Many years ago, I watched a corporate video with interest. As our companies look for ways to get back to normal from this protracted economic downturn, some lessons from this video and other management resources might be worth a review. After all, can your company succeed without good people?

Many years ago, I watched a corporate video with interest. It was called “You are what you were when you were gut-level trained.” As our companies look for ways to get back to normal from this protracted economic downturn, some lessons from this video and other management resources might be worth a review. After all, can your company succeed without good people?

The video would no longer apply because it discussed a workforce populated by the youngest employees called baby boomers. It provided “older” managers some insights into the younger generations. Boomers now occupy the highest levels of most organizations – including the presidency of the U.S. for the past 17 years. Today, boomers need to know how to assimilate employees from other generations into the workforce. Let’s take a look at some of the generational expectations and find out what the recent polls say.

A recent survey by SnagA-Job indicates that 61% of small business owners will do some kind of hiring in the next 12 months. For those people looking for work, these business owners want to know that you want to learn and help the business to be successful. You should understand that these companies are investing more than a paycheck into you. You represent an investment of time and energy, and your payback is hard work.

One of the things I have regularly heard over my many years of management experience is that communication is a problem in companies. Employees often feel kept in the dark, and owners/managers need to understand this to make every effort to communicate effectively. Our management blogger, Jack Marino, agrees. In an Aug. 17, 2009 post addressing morale, Jack encourages companies to share their operating data with employees so that they are kept in the loop and have a sense of when things are taking a turn for the better. He also mentions the importance of recognizing good work.

Along those lines, I received a well-thought-out letter from a 26-year-old who expressed his disillusionment with manufacturing positions. More than once I have encouraged the youth to consider positions in manufacturing (such as welding, machining, heat treating, etc.), and this individual communicated that manufacturing jobs often do not utilize acquired training in a meaningful way. His final line said, “To attract young people into the world of manufacturing, employers need to present more than just a ‘safe’ job and a healthy paycheck, but a job that gets people involved, which helps people grow intellectually and through career opportunities.” What can you do to engage your employees so that their work is less toil and more challenge?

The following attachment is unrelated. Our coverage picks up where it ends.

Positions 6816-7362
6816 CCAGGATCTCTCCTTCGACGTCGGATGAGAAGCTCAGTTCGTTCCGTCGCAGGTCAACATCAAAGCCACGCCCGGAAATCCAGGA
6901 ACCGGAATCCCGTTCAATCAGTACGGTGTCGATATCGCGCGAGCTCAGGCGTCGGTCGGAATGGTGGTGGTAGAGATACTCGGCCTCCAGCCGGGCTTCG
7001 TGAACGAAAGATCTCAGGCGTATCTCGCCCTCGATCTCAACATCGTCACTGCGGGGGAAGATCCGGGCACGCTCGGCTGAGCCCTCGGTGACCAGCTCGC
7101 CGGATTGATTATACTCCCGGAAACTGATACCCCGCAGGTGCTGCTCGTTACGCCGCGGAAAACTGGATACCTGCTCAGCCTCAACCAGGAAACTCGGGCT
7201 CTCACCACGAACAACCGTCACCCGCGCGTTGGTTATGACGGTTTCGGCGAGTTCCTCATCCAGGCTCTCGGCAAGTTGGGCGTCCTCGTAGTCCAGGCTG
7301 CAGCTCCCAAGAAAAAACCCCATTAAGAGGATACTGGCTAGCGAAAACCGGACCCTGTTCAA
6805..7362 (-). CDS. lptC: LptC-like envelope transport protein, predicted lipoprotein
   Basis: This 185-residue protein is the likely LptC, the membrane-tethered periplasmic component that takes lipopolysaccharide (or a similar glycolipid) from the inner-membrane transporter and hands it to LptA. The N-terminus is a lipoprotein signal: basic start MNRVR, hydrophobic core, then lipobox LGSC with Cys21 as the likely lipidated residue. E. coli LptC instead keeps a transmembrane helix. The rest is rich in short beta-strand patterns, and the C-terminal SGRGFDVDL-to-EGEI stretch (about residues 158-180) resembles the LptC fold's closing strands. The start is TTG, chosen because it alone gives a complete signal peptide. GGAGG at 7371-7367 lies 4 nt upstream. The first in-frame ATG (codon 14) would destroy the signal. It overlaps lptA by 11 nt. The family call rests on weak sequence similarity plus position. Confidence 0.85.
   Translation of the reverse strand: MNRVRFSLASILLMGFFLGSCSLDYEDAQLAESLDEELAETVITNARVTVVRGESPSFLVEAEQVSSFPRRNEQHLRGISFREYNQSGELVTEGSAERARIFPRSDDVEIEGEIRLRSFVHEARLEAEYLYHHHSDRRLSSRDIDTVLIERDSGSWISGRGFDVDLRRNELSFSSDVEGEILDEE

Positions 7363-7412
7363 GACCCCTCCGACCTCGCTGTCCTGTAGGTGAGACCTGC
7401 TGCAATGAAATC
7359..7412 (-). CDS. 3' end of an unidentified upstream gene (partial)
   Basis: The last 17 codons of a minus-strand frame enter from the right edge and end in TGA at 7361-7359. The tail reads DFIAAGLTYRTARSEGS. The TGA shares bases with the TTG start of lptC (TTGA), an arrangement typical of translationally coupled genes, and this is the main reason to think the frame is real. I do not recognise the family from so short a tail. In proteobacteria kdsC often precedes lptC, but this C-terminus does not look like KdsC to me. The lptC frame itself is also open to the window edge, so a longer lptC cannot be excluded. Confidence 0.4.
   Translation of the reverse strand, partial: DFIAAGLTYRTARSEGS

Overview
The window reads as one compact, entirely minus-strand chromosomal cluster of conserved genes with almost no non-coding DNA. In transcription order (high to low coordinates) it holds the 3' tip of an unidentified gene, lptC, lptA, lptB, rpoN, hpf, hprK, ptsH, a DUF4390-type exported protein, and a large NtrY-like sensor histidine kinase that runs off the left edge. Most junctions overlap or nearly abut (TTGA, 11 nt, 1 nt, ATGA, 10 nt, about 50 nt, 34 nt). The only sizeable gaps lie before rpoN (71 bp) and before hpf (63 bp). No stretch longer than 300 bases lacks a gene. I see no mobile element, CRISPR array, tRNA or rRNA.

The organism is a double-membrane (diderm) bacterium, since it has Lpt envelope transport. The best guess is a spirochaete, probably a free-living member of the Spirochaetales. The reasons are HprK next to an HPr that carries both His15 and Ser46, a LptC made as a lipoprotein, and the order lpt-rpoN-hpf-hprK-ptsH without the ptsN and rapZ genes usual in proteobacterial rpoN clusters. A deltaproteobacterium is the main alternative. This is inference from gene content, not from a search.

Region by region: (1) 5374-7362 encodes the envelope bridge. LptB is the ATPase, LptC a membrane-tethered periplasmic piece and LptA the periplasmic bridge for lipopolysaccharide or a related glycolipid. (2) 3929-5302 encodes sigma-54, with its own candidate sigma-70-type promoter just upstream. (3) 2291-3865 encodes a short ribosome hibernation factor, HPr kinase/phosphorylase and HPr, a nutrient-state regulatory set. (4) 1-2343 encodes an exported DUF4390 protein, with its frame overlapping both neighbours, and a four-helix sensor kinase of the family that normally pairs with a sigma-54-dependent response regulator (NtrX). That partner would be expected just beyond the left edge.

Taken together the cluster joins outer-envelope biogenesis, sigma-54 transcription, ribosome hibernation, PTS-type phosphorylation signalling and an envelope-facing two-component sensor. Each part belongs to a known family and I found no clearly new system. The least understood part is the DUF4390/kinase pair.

An interesting word I have run across several times when focusing on leadership is “love.” Mr. Marino mentioned it in the blog from Dec. 21 when discussing Rudy Giuliani. He said that love helps us look beyond what’s best for ourselves and focus on what’s best for others. Giuliani added, “Love – not duty – is what makes a firefighter run into a flaming building to save someone he or she has never met.”

Many years ago, the management guru Ken Blanchard was quoted as saying, “While accomplishing our goals and being a profitable company remains important to us, it means nothing unless our employees and customers view Blanchard Training and Development as a loving, caring organization. We hope that we will always manage from a sense of love rather than a sense of fear.”

Author, consultant and poet James Autry said that “leadership requires love.” He went on to define what you deserve from your work. “Whether you are the CEO or the mailroom clerk, whether you are driven in a limousine or are the driver, you deserve dignity, nobility, meaning and purpose.” He said there were three vital elements needed to create a place where people can do good work. They are honesty, trust and special treatment (managing people one at a time).

It’s in our DNA to work. We are created that way. We are not created to toil, however, in meaningless efforts for which we are not recognized and where the bottom line is the only goal. The nature of manufacturing may disconnect people from the ultimate goal in the process. Why is it important that this widget has the correct heat-treated properties? Let’s help our employees understand why their efforts are meaningful to the big picture, and we may motivate them, naturally, to do a better job.

If we reflect on the experts’ advice, our young friend’s observations of manufacturing might be right on the money. How does your organization measure up? What can you do now to be the place people want to work when you need to hire new employees?

Maybe it’s not that young people run away from manufacturing. Maybe manufacturing isn’t giving them anything to run toward. IH